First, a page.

It’s not only cyber thugs interested in the Pokemon Go app, but crooks in real life as well. Armed robbers were reportedly using the app’s geolocation feature to lure victims to secluded locations.
The “robbery part made sense” to the cops, but not the augmented reality game in which players walk around in the real world searching for Pokemon. Players can drop a Lure model in a real world location, which last for 30 minutes to attract players to that location. O’Fallon, Missouri Police Sgt. Phil Hardin told the St. Louis Post-Dispatch “that ‘younger, geeky officers’ had to fill in their colleagues about some of what the victim was describing.”
“All of the elements of a robbery were all there, so that part was easy, but the more in-depth discussion that followed was like, ‘What?’” Hardin said. “You really can’t make this stuff up.”
“Using the geolocation feature of the Pokemon Go app, the robbers were able to anticipate the location and level of seclusion of unwitting victims,” explained the O’Fallon Police Department. “The way we believe it was used is you can add a beacon to a Pokestop to lure more players. Apparently they were using the app to locate people standing around in the middle of a parking lot or whatever other location they were in.”
The O’Fallon police received a 911 call around 2 a.m. on Sunday after victims had been robbed at gunpoint by four people in a black BMW. Four people, ranging in ages from 16 to 18, who are suspected of being involved “in nearly a dozen robberies in St. Louis, St. Louis County and St. Charles County” were arrested.
Hardin called the app great “for getting people off the couch,” but he warned “it can be used for nefarious reasons, also.”
Pokemon Go to overtake Twitter in daily active users
That is far from the only strange but true story being reported since Pokemon Go launched on Android and iOS less than a week ago. Pokemon Go is predicted to have even more daily active users than Twitter by Tuesday.
Pokemon Go hysteria
There have been a flood of players complaining about sore legs after hunting Pokemon, as well as twisted ankles and trips to the emergency room. People have reportedly walked into trees and glass revolving doors because they are so busy watching the game on their smartphone screen.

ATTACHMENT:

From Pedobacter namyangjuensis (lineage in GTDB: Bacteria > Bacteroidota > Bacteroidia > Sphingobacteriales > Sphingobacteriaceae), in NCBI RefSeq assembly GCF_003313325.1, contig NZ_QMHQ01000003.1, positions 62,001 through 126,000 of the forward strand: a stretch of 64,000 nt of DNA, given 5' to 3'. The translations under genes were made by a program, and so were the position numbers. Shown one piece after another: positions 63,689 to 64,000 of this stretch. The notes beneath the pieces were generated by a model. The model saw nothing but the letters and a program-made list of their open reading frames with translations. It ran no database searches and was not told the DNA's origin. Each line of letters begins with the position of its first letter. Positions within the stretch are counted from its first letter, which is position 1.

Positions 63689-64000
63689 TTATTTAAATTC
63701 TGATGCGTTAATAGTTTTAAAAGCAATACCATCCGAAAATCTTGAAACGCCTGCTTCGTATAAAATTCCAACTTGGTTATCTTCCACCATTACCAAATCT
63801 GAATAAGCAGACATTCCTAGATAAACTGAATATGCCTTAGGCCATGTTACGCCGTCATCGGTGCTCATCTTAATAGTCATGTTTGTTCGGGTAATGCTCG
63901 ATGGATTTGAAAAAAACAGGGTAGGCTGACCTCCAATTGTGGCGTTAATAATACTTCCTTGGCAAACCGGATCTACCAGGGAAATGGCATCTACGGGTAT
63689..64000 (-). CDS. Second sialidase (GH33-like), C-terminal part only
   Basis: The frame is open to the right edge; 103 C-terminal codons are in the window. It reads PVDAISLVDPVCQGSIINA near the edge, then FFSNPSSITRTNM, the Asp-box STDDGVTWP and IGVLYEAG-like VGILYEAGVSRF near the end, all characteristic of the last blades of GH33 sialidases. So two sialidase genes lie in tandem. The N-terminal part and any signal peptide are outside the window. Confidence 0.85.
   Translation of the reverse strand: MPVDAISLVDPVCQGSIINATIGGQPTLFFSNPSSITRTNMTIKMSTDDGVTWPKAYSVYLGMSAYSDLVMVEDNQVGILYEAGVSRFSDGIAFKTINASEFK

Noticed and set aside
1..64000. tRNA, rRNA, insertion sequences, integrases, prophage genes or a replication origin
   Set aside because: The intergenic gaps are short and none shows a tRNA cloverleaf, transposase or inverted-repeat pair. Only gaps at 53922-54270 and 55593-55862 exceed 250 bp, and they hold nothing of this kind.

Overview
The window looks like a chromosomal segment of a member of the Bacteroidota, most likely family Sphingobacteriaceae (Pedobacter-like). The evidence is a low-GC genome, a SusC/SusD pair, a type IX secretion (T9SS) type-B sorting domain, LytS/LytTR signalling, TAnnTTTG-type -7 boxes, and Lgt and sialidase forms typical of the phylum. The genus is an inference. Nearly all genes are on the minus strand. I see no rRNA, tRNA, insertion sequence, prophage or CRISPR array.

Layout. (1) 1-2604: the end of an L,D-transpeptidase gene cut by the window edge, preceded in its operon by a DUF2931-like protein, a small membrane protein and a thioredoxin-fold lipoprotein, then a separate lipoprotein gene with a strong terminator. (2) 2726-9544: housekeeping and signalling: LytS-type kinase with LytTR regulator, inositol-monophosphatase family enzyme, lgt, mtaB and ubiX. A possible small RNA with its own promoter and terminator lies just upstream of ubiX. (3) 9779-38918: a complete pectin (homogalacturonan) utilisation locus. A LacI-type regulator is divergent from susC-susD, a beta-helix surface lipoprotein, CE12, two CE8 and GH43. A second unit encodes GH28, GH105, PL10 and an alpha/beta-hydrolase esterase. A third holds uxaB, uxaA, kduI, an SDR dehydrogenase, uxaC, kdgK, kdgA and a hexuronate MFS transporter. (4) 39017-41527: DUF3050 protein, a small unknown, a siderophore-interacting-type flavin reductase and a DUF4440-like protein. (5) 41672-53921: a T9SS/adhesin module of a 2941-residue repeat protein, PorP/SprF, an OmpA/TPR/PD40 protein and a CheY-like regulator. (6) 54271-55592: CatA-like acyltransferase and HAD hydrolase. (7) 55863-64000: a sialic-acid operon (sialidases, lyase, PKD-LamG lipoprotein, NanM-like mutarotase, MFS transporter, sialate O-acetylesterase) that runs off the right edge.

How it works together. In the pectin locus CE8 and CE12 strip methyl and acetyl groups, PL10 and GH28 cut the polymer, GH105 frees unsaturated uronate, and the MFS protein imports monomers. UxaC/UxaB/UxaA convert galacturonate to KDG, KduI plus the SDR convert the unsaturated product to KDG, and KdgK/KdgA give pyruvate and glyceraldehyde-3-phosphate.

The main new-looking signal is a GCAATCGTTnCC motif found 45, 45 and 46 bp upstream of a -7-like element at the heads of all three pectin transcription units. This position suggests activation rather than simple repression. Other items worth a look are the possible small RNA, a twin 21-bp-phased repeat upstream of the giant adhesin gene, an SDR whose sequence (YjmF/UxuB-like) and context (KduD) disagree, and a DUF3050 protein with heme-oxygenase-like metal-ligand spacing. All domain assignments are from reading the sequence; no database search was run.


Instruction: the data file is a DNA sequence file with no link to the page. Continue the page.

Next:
Australian police advised players that it is “a good idea to look up, away from your phone and both ways before crossing the street.” The police asked players not to come into their station, which has been marked as a Pokestop, since players can gain the pokeballs without entering the building.
A medical school in Arizona issued a similar warning, advising students to approach the Pokemon that had invaded the campus “with caution.” Students were also told to “remember to look up from your phone to prevent tripping or running into something.”
Campus police at an unnamed college were accused of “abuse of power” after one officer tried to kick all Pokemon Go players off the campus. This occurred after two men attempted to break into a building and, when caught, blamed it on trying to catch a Pokemon.
The Washington State Department of Transportation asked gamers to play responsibly. “No Pokemoning from behind the wheel.”
Although some businesses are reportedly using the app to lure customers, a 911 dispatcher reportedly documented a complaint about a suspicious guy who had been walking around aimlessly outside an entrance as he played the Pokemon game. Some individuals, such as a man who lives in what used to be a church, have become overrun with loiters when their houses become Pokemon Go gyms.
The Nationwide Children’s Hospital in Columbus, Ohio, sent an email to staff members warning them that Pokemon gamers have entered secured areas trying to get Pokemon characters. Some people don’t need to wander into secure areas at hospitals, such as the man who caught a Pidgey near the bed where his wife was having a baby.
Dead body discovered by teenager hunting for a water Pokemon
Last Friday, a teenager in rural Wyoming was trying to catch a “water Pokemon” and nearly tripped on a man’s dead body. Shayla Wiggins, 19, told CNN Money, “I guess I was only paying attention to my phone and where I was walking.” She was “pretty scared and shaken” after seeing the body in the river where the water was about three feet deep. Wiggins called police, who suspect the man drowned there.
There’s no telling what all will transpire as the Pokemon Go hysteria sweeps across the United States, Australia and New Zealand. Can you imagine what might happen after the game is released worldwide?